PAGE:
GWEN IFILL: The Federal Reserve will not dial back its economic stimulus program just yet. In a surprise move, the Central Bank announced today it plans to continue buying billions of dollars of bonds to hold down interest rates.
Fed Chairman Ben Bernanke said it's because the economic outlook has dimmed in recent months. We will have more on the Fed's decision later in the program. The Fed's announcement sent Wall Street on a buying binge. The Dow Jones industrial average gained 147 points to close just short of 15677. The Nasdaq rose nearly 38 points to close at 3783.
The budget fight in Washington heated up today. House Republican leaders announced they will try to block funding for the president's health care law, even if it means shutting down the government at month's end.
Senate Democrats are certain to revive the health care provision, and House Speaker John Boehner played down the prospect of a shutdown.
REP. JOHN BOEHNER, R-Ohio: There should be no conversation about shutting the government down. That's not the goal here. Our goal here is to cut spending and to protect the American people from Obamacare. It's a simple as that. There's no interest in our part in shutting the government down.
GWEN IFILL: House leaders said today they will also try to delay the health care law for a year by tying it to a separate bill raising the national debt ceiling. That ceiling could be reached by late October. If it isn't raised, the government could default on its debts.
President Obama today tore into Republicans over both issues and insisted he won't give in.
PRESIDENT BARACK OBAMA: You have never seen in the history of the United States the debt ceiling or the threat of not raising the debt ceiling being used to extort a president or a governing party and then trying to force issues that have nothing to do with the budget and have nothing to do with the debt.
GWEN IFILL: The next round in the fight comes Friday, when the House considers the spending bill to fund the government through mid-December.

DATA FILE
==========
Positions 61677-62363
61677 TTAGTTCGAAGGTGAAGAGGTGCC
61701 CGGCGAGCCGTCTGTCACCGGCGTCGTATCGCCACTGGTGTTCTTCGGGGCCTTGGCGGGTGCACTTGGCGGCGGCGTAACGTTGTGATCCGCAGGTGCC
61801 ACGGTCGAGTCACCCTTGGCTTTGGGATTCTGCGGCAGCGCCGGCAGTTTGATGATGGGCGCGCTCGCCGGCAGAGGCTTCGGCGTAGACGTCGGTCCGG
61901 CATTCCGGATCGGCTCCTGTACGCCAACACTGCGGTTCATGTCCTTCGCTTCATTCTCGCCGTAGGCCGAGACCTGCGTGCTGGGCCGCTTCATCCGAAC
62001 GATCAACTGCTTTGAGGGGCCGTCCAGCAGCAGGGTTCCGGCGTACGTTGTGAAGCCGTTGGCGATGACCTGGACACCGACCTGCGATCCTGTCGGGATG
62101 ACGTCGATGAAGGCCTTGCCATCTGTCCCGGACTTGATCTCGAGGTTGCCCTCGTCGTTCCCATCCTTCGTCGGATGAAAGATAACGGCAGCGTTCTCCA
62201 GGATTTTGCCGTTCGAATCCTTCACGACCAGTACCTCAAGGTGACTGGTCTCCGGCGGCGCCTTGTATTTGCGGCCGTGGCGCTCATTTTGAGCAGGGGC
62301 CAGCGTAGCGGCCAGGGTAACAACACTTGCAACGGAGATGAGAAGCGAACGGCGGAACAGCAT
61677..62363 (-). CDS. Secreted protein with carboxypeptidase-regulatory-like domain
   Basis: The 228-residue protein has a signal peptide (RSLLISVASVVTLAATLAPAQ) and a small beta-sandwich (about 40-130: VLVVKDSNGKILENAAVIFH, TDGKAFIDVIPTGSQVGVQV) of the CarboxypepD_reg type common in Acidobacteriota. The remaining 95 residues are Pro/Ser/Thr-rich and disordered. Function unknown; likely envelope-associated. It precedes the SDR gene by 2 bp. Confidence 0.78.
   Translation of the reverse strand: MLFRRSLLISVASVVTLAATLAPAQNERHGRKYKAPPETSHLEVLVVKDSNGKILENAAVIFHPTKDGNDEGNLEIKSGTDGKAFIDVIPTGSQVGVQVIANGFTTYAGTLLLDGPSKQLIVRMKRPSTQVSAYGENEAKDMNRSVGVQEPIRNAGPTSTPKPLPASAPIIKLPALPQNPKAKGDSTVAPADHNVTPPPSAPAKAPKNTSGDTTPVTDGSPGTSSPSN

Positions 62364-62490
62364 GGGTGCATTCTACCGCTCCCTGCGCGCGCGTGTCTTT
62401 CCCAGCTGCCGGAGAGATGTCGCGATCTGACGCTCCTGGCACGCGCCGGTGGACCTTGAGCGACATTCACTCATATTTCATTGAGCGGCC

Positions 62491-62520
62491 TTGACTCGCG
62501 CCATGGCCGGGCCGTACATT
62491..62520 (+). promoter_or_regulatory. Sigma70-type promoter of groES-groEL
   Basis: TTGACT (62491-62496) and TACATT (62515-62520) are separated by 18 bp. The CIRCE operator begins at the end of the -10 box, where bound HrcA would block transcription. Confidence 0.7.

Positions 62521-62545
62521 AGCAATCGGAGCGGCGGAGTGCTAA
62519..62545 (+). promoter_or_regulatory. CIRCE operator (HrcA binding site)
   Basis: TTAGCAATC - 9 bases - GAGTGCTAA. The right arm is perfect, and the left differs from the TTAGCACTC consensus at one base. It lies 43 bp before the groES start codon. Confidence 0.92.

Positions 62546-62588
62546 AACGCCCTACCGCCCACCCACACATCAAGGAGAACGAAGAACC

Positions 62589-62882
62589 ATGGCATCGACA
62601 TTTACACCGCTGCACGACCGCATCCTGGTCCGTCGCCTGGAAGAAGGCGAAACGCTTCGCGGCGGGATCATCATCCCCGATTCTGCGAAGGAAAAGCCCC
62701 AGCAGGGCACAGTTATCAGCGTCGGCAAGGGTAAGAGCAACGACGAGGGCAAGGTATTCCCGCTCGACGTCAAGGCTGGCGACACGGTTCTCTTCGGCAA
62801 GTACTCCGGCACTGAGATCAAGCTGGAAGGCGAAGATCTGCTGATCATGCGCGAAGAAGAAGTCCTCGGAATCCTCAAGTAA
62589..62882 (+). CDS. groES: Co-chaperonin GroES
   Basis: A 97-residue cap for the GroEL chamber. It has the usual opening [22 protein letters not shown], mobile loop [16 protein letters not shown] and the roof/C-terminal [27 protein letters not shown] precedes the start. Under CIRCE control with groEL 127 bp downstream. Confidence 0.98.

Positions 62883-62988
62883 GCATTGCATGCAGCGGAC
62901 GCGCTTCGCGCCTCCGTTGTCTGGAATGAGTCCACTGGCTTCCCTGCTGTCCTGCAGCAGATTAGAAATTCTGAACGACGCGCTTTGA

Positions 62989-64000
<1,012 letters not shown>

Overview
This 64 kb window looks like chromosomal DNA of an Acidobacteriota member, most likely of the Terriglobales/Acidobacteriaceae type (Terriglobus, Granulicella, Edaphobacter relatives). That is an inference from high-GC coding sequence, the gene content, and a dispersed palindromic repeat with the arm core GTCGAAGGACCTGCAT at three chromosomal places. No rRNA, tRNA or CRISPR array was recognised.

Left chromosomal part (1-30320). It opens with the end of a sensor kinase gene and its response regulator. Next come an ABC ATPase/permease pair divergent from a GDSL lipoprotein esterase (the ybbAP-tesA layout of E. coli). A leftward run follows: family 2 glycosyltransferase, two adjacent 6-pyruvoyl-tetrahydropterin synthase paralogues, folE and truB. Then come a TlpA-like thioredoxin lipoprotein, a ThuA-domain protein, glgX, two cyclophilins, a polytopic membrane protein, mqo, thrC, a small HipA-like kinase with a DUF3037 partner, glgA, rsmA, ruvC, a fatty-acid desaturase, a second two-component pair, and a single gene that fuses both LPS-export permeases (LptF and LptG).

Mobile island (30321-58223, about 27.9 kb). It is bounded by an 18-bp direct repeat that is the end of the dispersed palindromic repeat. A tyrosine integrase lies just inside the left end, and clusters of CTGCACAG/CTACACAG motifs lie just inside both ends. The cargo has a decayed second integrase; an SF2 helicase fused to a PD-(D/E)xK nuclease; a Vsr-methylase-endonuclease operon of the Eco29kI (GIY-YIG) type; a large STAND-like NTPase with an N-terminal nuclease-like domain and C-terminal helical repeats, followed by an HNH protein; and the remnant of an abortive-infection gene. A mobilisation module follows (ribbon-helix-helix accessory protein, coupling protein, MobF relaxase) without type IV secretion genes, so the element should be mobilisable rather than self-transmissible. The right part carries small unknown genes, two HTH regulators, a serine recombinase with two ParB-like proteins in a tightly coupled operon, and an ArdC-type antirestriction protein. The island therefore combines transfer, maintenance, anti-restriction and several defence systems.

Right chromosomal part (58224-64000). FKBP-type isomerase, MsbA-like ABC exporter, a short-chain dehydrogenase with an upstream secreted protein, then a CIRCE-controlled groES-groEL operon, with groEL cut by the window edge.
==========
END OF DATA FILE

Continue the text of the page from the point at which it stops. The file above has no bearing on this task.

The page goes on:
Separately today, a group of House Republicans offered their first comprehensive alternative to President Obama's health care law. It provides an expanded tax break for consumers who purchase their own health coverage. It also calls for increased coverage for high-risk individuals. There's no estimate of the bill's total cost.
There may be a new chance for diplomacy on Iran's nuclear program. The White House confirmed today that President Obama and Iran's new leader have exchanged letters. Mr. Obama offered to let Tehran demonstrate that its program is for peaceful purposes only. And President Hassan Rouhani told NBC News that he has full authority to negotiate a deal.
The death toll in Mexico rose to 57 today in the wake of storms that struck both coasts over the weekend. Hardest hit was Acapulco, where Tropical Storm Manuel touched off flooding that cut off the Pacific beach resort.
We have a report narrated by Lewis Vaughan Jones of Independent Television News.
LEWIS VAUGHAN JONES: Tropical Storm Manuel is forcing people to leave however they can. Countless homes have been evacuated, leaving thousands needing help. Even the way out of here is waist-deep in water.
This is the main airport terminal, usually full of tourists at this time of year, but, outside, planes were grounded. Tens of thousands of people are trapped. Now the army has stepped in to help airlines fly people away to Mexico City.
Ed Smith is a British teacher who managed to get out on a military plane.
ED SMITH, evacuee: The hotel's not designed to cope with weather like that, so just everything was wet and damp. And it just rained and rained. And the debris, the amount of debris that washed up on the beach, palm trees, objects, a dead horse, a dead armadillo, it was just relentless really.
LEWIS VAUGHAN JONES: This is the worst weather to hit Mexico in decades. And it is a double assault. As well as the storm in Acapulco in the west, a hurricane hit the other side of the country. Mudslides in the east have already taken lives.
For many, basic supplies are low, and, overnight, shops were looted. This country is facing two major storms at the same time. The challenge is to get more aid in while getting more people out.
GWEN IFILL: There's a strong possibility that Mexico will face a double blow again this weekend. Tropical Storm Manuel has reformed, taking aim at La Paz in Baja California, and yet another storm could be headed toward Mexico's Gulf Coast.
A double-decker bus collided with a passenger train in Ottawa, Canada, today, killing six people. It happened during morning rush hour in the Canadian capital. Witnesses said the bus drove through a closed crossing barrier. The collision tore away the front of the bus and derailed the train engine. At least 30 people were injured, 10 critically.
Officials at the National Security Agency now say they know how Edward Snowden obtained the documents he leaked detailing secret surveillance. NPR reported today that Snowden had access to the NSA's own internal Web site, and as a systems administrator, could copy data without being detected. The agency said it has taken steps to prevent such leaks in the future.
The federal government is getting closer to ending its ownership role in General Motors. The Treasury sold another big block of shares over the summer, reducing its stake in GM to just over 7 percent. That's down from nearly 61 percent when the government bailed out the automaker in 2009.